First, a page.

NBA-Sponsors desert Clippers as NBA announcement approaches

by Reuters
Monday, 28 April 2014 18:45 GMT

* Sterling has not issued statement over alleged comments

* Several companies have pulled sponsorship of Clippers (Updates with more sponsors pulling out and family's reaction)

April 28 (Reuters) - The National Basketball Association will make an announcement on Tuesday about its investigation into Los Angeles Clippers owner Donald Sterling while fallout over racist comments allegedly made by him was building.

Sterling is being investigated by the NBA over racist comments he allegedly made that have since sparked widespread outrage in the United States.

The NBA - facing mounting pressure to take tough action against Sterling - said on Monday that Commissioner Adam Silver will address the media on Tuesday at a 2 p.m. ET (1800 GMT) news conference in New York City.

The NBA's announcement came shortly after some of the team's sponsors began pulling their financial support of the Clippers while Sterling's own family distanced themselves from him.

Auto dealer CarMax, a nine-year sponsor of the Clippers, was the first to announce it was ending its association, and was quickly followed by airline Virgin America and insurance provider State Farm.

"CarMax finds the statements attributed to the Clippers' owner completely unacceptable. These views directly conflict with CarMax's culture of respect for all," CarMax said in a statement."

State Farm said it is "pausing" its relationship with the Clippers while closely monitoring the situation.

"The remarks attributed to the Clippers' owner are offensive," State Farm said in a statement. "While those involved sort out the facts, we will be taking a pause in our relationship with the organization."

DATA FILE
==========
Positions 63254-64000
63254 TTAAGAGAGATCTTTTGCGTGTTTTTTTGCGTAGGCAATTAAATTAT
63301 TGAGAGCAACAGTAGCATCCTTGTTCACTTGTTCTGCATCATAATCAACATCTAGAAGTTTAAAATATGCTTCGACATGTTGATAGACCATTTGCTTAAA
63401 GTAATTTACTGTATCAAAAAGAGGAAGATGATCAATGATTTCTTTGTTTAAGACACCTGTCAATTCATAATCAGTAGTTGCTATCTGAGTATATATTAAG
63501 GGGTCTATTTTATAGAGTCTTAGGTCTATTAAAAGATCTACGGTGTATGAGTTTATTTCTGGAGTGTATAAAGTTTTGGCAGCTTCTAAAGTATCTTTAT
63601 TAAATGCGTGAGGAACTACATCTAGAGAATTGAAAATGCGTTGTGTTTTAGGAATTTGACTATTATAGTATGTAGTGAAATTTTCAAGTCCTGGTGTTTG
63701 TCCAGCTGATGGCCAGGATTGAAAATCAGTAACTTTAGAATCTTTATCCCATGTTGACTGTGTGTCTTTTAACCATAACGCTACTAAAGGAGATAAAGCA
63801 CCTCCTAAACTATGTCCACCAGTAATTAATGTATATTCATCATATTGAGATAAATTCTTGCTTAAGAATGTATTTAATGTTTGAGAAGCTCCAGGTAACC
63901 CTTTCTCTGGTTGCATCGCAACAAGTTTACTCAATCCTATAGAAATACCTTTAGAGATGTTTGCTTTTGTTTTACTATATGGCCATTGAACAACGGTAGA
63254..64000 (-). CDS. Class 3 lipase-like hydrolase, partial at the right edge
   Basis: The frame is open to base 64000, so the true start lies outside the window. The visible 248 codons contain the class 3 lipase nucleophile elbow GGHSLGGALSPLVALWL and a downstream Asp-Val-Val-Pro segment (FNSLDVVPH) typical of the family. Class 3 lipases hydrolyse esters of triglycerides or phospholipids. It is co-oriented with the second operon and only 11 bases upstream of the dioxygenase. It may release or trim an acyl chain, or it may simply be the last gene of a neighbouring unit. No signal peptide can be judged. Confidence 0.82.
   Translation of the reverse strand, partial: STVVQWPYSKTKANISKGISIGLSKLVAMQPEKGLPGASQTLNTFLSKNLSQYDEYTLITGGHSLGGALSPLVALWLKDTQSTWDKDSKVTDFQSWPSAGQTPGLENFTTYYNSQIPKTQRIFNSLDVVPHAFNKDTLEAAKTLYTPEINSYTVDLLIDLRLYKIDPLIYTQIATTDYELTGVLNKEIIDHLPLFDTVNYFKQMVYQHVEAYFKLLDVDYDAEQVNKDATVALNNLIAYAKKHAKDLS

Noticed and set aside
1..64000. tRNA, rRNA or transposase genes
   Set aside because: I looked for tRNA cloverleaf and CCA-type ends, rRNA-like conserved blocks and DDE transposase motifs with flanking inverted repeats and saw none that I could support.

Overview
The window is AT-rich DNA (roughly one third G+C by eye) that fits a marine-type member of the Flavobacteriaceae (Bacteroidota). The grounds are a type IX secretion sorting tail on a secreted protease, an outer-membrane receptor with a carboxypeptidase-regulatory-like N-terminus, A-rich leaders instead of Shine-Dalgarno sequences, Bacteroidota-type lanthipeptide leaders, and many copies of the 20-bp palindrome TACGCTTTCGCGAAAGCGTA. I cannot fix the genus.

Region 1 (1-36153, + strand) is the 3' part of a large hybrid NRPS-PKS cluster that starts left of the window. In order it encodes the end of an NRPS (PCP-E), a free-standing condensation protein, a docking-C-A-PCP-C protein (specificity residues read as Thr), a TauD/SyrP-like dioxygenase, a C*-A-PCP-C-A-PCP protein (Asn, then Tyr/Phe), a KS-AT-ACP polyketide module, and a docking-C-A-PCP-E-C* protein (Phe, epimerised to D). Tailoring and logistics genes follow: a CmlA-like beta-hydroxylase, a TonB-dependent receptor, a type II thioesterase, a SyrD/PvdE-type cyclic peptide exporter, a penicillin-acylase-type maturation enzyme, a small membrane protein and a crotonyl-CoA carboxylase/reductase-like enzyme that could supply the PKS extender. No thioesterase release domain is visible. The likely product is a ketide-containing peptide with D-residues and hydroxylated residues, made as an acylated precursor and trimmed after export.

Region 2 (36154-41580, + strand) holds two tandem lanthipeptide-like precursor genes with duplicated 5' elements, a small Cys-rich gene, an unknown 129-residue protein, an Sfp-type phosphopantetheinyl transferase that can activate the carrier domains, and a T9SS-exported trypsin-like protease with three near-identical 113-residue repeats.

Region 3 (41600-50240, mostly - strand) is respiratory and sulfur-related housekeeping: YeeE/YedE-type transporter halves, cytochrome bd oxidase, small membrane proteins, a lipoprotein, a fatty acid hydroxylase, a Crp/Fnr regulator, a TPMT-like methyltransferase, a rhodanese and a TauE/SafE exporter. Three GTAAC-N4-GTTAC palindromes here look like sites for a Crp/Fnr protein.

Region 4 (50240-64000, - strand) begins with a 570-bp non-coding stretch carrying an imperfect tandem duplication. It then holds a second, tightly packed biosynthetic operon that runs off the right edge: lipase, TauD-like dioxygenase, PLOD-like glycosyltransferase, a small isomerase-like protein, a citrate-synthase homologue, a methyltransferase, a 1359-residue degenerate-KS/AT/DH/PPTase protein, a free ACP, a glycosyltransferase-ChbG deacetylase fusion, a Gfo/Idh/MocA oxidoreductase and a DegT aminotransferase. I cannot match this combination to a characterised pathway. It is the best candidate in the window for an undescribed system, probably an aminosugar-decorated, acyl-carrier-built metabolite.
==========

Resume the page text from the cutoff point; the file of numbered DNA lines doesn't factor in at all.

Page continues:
Silver said on Sunday that the NBA will "move extraordinary quickly in our investigation" after an audio recording surfaced over the weekend of a racist rant allegedly made by Sterling.

The Clippers owner, who made his fortune in real estate, has not issued any public statements but the alleged comments, which include telling a woman not to bring African-Americans to Clippers games, have drawn widespread criticism.

President Barack Obama weighed in, as did the Clippers players in a silent protest before Sunday's playoff game against the Golden State Warriors, while many Americans were calling for the NBA to send a clear message that such views will not be tolerated.

"This is a binding moment in the history of the NBA," said Sacramento Mayor and former NBA player Kevin Johnson, who is assisting the players union. "They (the players) are just outraged."


If the NBA investigation confirms that Sterling did make the comments, he could expect a harsh punishment. There have already been calls for the billionaire to be removed as an NBA owner but he could also face a lengthy suspension and fine.

Such punishment is not unprecedented in North American professional sport.

Marge Schott, the former president and majority owner of Major League Baseball's Cincinnati Reds, was suspended for two years for slurs against African-Americans and Jews.

Schott eventually sold her controlling interest in the team.

Sterling's estranged wife Shelly released a statement on Monday condemning the comments attributed to her husband.

"Our family is devastated by the racist comments made by my estranged husband. My children and I do not share these despicable views or prejudices," she said.

"We will not let one man's small mindedness poison the spirit of the fans and accomplishments of the team in the city we love. We are doing everything in our power to stand by and support our Clippers team."

The Clippers are due to host the Golden State Warriors on Tuesday in the fifth game of their best-of-seven first-round playoff series.

The teams are currently tied at 2-2 but the series has been overshadowed by the race row. The fallout has even impacted the pre-game entertainment for Tuesday's game.

R&B recording artist Tank, who was scheduled to perform the U.S. national anthem, has withdrawn in protest.

"As an African American man and artist, I must take a stand on a matter that is so deeply personal to me," he told celebrity news site (Reporting by Julian Linden in New York and Steve Keating in Toronto; Editing by Frank Pingue)

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